IS IN THE DETAILS Proactive training, knowledgeable operators and even new technologies can mitigate fire risk. By Tim Albrecht
Dryers and associated equipment are the culprits in one to two large fires per year across the U.S. ethanol industry, according to data from ERI Solutions Inc.
“Dozens more small incidents occur each year, as well as hundreds of near misses, says Nathan Vander Griend, president of ERI Solutions. Fires are inevitable, says Josh Thompson, chief technology officer for Thompson Dryers, so producers should focus on mitigating the risk and having systems and knowledge42 | ETHANOL PRODUCER MAGAZINE | MAY 2018
able operators in place to assist when one occurs. “Dryer fires in my opinion are a little bit like the pilot adage, ‘There are pilots that have landed with the landing gear up and those that are going to.’ Meaning, all dryers are going to have a fire and anyone saying anything different is a little too optimistic.” Ethanol producers have several options when it comes to mitigating the risk of fires in their dryers. A thorough understanding of the root causes, as well as proper training on equipment operation are good starts. New technologies and products focused on fire safety can help, too.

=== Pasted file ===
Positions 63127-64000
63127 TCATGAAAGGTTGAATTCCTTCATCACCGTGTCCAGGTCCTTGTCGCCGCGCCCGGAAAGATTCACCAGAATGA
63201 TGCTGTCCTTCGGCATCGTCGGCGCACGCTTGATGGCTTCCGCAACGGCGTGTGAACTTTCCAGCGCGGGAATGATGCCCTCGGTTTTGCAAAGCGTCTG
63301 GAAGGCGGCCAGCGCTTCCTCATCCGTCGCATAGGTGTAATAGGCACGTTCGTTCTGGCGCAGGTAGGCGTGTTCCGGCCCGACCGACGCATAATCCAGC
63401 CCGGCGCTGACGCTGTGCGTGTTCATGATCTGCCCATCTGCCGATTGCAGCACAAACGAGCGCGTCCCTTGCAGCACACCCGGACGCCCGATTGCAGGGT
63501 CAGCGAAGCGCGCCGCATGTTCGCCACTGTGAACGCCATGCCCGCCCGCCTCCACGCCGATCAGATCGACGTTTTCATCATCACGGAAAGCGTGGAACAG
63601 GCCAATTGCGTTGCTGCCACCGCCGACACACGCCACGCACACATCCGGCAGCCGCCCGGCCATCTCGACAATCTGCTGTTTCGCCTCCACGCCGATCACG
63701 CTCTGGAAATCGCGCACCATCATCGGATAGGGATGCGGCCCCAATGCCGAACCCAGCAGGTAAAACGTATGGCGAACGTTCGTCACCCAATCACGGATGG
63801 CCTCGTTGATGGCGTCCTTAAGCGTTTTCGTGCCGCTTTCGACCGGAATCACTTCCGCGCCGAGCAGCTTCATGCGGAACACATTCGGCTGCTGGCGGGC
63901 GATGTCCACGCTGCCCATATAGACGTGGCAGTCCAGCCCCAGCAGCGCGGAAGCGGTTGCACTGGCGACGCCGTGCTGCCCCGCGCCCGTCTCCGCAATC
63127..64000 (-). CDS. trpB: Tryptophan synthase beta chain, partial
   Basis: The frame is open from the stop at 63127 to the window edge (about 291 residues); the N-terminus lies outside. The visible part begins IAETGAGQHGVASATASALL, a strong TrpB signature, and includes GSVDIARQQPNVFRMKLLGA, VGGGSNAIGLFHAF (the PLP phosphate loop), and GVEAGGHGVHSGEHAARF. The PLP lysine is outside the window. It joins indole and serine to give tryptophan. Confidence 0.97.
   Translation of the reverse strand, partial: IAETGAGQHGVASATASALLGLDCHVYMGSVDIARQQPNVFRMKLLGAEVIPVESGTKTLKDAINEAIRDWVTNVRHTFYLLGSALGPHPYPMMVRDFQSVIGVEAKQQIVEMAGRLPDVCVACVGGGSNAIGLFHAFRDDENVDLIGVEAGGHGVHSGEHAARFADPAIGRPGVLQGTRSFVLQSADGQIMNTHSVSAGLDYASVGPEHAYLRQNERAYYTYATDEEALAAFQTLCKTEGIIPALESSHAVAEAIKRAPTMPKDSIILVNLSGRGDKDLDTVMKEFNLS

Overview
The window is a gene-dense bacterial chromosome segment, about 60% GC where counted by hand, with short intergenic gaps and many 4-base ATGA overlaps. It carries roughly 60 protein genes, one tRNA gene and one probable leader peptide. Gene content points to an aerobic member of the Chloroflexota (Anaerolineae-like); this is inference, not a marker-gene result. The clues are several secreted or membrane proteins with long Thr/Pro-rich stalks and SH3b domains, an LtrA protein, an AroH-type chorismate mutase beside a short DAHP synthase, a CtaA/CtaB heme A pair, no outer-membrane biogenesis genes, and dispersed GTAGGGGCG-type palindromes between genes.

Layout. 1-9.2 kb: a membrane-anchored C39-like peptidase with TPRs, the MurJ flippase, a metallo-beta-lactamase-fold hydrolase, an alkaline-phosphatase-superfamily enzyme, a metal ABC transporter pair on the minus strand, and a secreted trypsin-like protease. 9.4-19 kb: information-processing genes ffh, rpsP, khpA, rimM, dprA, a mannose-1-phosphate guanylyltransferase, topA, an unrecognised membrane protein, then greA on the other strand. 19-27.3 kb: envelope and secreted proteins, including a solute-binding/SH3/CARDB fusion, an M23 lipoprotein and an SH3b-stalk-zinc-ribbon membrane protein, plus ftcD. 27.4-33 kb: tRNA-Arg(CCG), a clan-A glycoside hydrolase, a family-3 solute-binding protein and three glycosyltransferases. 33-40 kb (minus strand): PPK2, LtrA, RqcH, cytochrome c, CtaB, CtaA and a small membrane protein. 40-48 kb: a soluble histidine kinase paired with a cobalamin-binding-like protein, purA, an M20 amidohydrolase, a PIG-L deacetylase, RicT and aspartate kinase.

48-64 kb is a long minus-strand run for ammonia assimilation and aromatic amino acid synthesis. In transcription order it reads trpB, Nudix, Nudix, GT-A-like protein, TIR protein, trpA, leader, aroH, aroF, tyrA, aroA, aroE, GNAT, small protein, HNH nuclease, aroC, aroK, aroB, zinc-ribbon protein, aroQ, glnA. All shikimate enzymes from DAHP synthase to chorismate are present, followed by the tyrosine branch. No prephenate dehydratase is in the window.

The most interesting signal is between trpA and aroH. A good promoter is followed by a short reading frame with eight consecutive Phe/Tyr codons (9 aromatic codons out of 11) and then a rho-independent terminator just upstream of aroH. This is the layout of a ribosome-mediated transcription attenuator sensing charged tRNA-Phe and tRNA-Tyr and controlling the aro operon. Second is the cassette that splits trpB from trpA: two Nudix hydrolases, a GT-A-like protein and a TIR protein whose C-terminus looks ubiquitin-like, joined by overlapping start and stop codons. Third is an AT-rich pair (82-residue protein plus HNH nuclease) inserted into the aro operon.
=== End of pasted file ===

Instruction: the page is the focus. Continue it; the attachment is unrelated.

The first part of mitigating dryer fires is looking for the root causes and then working to eradicate them. Within a dryer, the heat is an ignition source and the DDGS are the fuel, Thompson says. “The only thing you need is air (to start a fire), and that’s the big thing you want to keep out of a dryer.” Thompson Dryers sells dryers, but also consults for plants on any brand of dryer. Preventing air entry is a common service. “We’ll look for where air is getting in,” Thompson says. “We can design fixes for that. It’s usually sealing or explosion venting that doesn’t
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